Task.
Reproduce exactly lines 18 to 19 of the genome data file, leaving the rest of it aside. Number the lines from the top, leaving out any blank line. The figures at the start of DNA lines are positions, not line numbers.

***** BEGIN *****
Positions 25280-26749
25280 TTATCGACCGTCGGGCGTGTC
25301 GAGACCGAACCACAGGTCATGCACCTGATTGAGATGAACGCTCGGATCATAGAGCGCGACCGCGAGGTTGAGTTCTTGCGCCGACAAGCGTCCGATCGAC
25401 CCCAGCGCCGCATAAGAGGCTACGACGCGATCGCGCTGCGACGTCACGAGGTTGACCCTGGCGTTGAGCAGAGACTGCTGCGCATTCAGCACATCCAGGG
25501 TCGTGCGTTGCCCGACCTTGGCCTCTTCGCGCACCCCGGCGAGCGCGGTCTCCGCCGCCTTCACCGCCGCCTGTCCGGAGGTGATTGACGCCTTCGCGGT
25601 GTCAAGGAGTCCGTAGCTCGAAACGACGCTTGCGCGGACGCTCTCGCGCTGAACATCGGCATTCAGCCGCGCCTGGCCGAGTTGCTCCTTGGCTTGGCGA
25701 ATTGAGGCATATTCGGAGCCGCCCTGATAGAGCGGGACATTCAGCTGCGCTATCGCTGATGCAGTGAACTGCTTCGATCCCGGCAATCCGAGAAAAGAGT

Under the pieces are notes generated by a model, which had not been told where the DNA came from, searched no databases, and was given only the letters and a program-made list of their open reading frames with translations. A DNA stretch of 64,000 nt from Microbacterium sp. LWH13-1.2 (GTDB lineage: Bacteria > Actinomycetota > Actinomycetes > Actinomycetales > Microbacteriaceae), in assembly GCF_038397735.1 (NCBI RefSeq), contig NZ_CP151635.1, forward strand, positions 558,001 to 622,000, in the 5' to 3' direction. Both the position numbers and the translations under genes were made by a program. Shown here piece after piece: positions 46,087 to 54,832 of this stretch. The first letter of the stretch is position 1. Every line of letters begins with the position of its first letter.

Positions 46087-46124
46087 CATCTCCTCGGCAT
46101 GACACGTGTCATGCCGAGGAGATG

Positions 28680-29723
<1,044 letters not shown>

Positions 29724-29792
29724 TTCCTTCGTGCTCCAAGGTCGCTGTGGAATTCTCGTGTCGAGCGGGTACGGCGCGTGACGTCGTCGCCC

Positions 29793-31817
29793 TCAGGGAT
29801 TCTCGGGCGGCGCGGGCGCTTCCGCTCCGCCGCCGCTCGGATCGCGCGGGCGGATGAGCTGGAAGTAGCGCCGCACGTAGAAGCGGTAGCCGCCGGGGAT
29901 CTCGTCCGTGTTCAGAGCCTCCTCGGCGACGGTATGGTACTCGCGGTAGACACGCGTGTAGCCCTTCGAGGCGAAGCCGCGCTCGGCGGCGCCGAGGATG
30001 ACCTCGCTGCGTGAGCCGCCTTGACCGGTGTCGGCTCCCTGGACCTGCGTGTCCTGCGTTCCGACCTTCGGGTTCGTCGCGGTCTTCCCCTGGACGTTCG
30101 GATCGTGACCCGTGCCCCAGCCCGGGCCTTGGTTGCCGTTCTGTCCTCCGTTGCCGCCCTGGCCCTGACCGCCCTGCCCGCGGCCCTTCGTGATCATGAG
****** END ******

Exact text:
29801 TCTCGGGCGGCGCGGGCGCTTCCGCTCCGCCGCCGCTCGGATCGCGCGGGCGGATGAGCTGGAAGTAGCGCCGCACGTAGAAGCGGTAGCCGCCGGGGAT
29901 CTCGTCCGTGTTCAGAGCCTCCTCGGCGACGGTATGGTACTCGCGGTAGACACGCGTGTAGCCCTTCGAGGCGAAGCCGCGCTCGGCGGCGCCGAGGATG